Running throughout the play Alfieri acts as a chorus and as the local lawyer that Eddie goes to for advice. Alfieri has in the past represented Eddie’s father in an accident case some years before so has formed a casual acquaintance with the family. When Eddie first went to see Alfieri his eyes were like tunnels, he was possessed by a passion that was unknown to him and he was afraid of what he was trying to do. Alfieri tells Eddie that he only deals in what can be proved. Eddie is unhappy with this answer and tries to persuade Alfieri that there is something he can do.
Alfieri’s only response is to tell Eddie that he has too much love for Catherine and that she has to grow up and go away and he learn to forget, ‘Because after all Eddie what other way can it end? Let her go. That’s my advice. You did your job, now it’s her life; wish her good luck, and let her go. ‘ Alfieri’s other point is the manner in which Rudolpho entered the country, but Eddie recoils in horror at the idea. Alfieri knows that Eddie will not take his advice, he can see what is going to happen and there is nothing anyone can do to stop it.
Eddie instantly dislikes Rudolpho because of his relationship with Catherine. Soon Eddie becomes displeased with Rudolpho’s behaviour, his singing, cooking and dress making. He says that the docks are no place for him. This is because Eddie is embarrassed by him; the workers nickname for him is ‘paper doll’ as he sings there. Eddie is under the impression that Rudolpho is trying to steal Catherine from him, he is annoyed that Rudolpho didn’t ask his permission to go out with her. He says to Alfieri that Rudolpho is gay, mainly because of his platinum hair and his attitude.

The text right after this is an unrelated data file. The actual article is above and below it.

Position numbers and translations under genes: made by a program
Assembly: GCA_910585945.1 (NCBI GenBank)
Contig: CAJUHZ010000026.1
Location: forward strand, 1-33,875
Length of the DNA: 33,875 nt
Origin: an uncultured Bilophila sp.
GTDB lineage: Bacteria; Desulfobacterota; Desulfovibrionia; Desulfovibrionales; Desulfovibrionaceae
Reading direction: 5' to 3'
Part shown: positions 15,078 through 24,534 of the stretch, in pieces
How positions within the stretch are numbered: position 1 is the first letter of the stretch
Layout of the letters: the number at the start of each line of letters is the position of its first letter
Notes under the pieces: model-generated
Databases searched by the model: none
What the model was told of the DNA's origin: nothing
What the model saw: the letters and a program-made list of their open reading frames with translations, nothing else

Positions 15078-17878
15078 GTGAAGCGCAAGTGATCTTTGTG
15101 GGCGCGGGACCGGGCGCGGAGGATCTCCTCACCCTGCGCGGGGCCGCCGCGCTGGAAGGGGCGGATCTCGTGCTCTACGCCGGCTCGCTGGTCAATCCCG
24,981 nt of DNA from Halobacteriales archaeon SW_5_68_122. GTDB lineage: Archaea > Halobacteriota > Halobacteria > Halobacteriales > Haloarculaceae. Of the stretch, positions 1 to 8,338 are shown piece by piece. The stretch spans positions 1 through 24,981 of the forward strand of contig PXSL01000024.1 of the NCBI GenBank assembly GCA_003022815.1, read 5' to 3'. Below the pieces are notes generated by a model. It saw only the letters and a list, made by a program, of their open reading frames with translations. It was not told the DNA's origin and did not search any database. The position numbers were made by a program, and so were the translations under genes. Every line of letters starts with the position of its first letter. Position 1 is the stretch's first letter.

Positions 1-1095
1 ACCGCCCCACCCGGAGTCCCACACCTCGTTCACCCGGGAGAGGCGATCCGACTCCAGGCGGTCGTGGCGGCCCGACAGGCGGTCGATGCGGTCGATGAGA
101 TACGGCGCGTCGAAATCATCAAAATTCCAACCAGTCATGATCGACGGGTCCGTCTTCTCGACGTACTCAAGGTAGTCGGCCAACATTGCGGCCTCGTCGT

He believes that the only reason he is seeing Catherine is because he wants his papers to become an American citizen. Eddie’s behaviour towards Rudolpho is hostile. He takes every opportunity to insult and degrade him. He offers to teach him to box but uses this only as an excuse to hit him at the end. Later on in the play when Eddie has been drinking he kisses Rudolpho on the mouth to try and teach him what he really is. He then tells Rudolpho that he must leave alone, so a room is rented upstairs for him. At the climax of the play the immigration officers call around the house.
Eddie realises what he has done and tries to get Marco and Rudolpho out of the building. He is too late and both are taken away. Beatrice is shocked and disbelieving when she realises that this is Eddie’s doing, but Eddie denies it ferociously. Marco also realises that it is Eddie’s fault and accuses him in front of the on-looking people before spitting in his face. Eddie swears he will kill Marco if he doesn’t apologise. Just before the wedding Eddie and Marco come face to face. Eddie is still furiouse and demands an apology in front of the neighbourhood.
They both start to fight as Marco refuses. Eddie then brings out a knife and lunges it at Marco. Marco only twists Eddie’s arm around and plunges the knife into him. For Eddie there was no way out. He was being ruled by his passion. For him pride is everything, to be degraded by Marco in front of his friends and his family was the thing which dented his pride most. He felt that without his pride, and his respect that he was nothing. From the beginning Alfieri said it would happen as he predicted. So Eddie had a destiny, and a fate.